ISLAMABAD: The federal government on Monday ordered relevant departments to launch a formal investigation and take “penal, corrective and mitigating measures” against the sugar barons accused of cartelisation and hoarding/profiteering in the investigative report of the sugar inquiry commission.
Special Assistant to the Prime Minister on Accountability Mirza Shahzad Akbar wrote letters to Competition Commission of Pakistan (CCP), Sindh Chief Secretary Syed Mumtaz Ali Shah, State Bank of Pakistan (SBP), Federal Investigation Agency (FIA), Securities and Exchange Commission of Pakistan (SECP) and Federal Board of Revenue (FBR) to “undertake a comprehensive investigation” into the matter.
All recipients of the letters, barring the chief secretary of Sindh, have been directed to wrap up the investigation and submit a report to the federal government within 90 days.
The forensic audit of the sugar mills, the revelations of which were made public in May, had accused key political players, including Jahangir Tareen of the ruling Pakistan Tehreek-e-Insaf (PTI), of acting as “cartels” besides making huge profits through systematically hurting sugar growers and causing them financial losses.
In his letter to the CCP, Akbar highlighted the findings of the sugar inquiry report, saying the mill owners “orchestrated ex-mill and retail price manipulation through satta, abuse of dominant position by the sugar cartel and non-provision of sugar to the utility stores corporation”.
The PM’s aide directed the CCP to carry out an investigation to “determine the reasons, magnitude and inordinate delay in taking action against the sugar cartel despite earlier internal findings regarding cartelisation”.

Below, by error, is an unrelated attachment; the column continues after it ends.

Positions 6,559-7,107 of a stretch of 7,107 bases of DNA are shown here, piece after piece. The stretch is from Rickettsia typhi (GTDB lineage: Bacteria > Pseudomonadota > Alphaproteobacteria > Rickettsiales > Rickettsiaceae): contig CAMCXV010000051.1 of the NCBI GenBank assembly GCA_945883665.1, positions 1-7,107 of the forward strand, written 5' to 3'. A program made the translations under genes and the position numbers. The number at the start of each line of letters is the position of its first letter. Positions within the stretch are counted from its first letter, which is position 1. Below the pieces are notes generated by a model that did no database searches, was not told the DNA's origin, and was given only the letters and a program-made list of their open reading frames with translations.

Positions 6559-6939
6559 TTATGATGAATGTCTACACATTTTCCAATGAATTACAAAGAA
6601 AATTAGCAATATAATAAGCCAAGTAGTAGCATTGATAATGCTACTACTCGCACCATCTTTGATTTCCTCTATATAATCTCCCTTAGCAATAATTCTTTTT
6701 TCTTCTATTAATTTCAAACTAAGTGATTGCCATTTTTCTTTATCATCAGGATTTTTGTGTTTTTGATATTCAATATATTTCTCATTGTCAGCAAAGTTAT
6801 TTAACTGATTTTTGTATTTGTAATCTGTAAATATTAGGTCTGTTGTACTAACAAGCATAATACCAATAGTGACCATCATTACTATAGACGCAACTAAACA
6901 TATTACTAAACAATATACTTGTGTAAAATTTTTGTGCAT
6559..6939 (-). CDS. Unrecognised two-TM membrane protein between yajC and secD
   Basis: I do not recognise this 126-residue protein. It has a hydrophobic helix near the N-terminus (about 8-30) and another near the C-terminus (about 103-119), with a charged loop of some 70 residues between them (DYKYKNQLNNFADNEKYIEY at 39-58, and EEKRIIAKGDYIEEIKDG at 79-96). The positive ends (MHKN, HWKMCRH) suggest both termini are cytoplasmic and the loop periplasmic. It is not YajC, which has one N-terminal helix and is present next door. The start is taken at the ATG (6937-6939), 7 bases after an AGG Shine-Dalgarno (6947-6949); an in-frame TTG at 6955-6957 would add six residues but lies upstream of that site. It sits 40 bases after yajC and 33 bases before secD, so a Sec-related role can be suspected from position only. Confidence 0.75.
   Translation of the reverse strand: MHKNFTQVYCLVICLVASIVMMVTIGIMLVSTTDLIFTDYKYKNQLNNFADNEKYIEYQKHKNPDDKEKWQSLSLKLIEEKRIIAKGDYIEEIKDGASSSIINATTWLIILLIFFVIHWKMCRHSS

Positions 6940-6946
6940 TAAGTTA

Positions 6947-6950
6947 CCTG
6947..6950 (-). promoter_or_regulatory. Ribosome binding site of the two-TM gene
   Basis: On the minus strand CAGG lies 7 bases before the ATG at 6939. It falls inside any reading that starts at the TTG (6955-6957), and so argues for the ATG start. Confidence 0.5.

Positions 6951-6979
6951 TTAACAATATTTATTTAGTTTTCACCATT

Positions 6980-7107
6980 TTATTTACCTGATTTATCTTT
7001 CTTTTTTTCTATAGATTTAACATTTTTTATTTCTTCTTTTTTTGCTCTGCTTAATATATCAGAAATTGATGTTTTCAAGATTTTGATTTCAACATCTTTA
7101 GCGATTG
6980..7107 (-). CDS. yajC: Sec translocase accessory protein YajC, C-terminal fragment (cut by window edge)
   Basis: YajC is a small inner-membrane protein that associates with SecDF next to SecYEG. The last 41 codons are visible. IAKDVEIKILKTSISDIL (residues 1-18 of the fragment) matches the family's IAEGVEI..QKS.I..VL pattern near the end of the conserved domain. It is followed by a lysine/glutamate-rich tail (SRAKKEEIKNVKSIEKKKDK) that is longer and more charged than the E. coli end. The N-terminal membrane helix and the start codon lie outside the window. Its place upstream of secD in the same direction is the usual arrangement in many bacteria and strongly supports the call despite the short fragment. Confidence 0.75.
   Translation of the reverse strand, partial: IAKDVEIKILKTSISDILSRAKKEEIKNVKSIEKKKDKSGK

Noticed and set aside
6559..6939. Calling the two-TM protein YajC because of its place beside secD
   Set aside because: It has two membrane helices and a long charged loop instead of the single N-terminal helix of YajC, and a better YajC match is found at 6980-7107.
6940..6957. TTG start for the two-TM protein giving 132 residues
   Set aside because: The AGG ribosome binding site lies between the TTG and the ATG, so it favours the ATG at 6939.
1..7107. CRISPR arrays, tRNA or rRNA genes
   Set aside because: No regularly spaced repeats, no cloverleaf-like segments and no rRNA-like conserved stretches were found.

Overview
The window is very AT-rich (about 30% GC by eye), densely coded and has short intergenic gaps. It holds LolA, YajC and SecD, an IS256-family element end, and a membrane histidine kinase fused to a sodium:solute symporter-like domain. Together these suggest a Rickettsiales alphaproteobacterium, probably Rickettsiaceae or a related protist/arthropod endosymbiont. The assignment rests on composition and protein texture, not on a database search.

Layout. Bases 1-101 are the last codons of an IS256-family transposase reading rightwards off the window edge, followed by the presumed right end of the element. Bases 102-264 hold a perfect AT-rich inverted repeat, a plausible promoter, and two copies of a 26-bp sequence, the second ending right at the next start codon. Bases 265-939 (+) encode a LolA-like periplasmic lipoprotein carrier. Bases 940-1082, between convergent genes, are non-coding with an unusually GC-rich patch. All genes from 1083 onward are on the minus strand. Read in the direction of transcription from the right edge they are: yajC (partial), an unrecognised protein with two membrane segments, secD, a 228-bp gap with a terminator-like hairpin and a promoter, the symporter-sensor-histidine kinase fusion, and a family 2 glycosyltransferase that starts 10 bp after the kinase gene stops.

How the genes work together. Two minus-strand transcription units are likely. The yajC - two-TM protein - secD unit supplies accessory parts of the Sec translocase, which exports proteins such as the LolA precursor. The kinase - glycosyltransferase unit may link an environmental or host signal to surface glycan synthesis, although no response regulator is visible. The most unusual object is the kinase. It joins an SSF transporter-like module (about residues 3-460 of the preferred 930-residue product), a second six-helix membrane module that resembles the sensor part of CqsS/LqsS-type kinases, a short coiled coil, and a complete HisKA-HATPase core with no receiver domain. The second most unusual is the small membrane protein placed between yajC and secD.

He aide also directed the SBP to investigate offences committed by mill owners that have been mentioned in the report by the sugar commission, which includes loan defaults, suspicious exports proceeds realisation, disbursement of subsidy to exporters “despite payment to cane growers below the support price and misappropriation of pledged sugar stocks”.
Akbar also directed SECP and FIA to launch an investigation into “instances of corporate fraud” that are detailed in the probe report of sugar commission.
In a joint letter to the FIA director general and the SECP chairperson, the prime minister’s aide said that the inquiry commission had found instances of corporate fraud “through associated companies and inexplicable money transfers leading to money laundering”.
Additionally, SECP has been told to “fix responsibility and take cognisance of the failure of external auditors/firms and also its own regulatory oversight mechanisms” in its reports.
In his letter to the FBR, Akbar said that the sugar inquiry commission had found instances of money laundering and sales and income tax fraud in their dealings. The sugar probe, Akbar said in his letter, found that mill owners had been involved in concealing business turnover by “over-invoicing, under-invoicing, off the books activity and double bookkeeping, etc”.
The inquiry commission had also detected money laundering practices through benami transactions, as well as “financial jugglery like fake advances from customers”.
The SAPM also informed the Sindh chief secretary about the findings of the sugar inquiry commission including evidence of payments to cane growers that were under the support price.
Akbar further told the chief secretary that instances of interest-based loans to growers by mill owners, consequent profits and “unauthorised enlargements” in crushing capabilities were also mentioned in the inquiry report. He noted that such practices were in “derogation of various provincial laws”.
The PM’s aide noted that these offences were within the jurisdiction of the province’s anti-corruption department and directed the chief secretary to carry out an investigation to “unearth full spectrum of offences committed under the relevant provincial laws and take penal and corrective measures as per law”.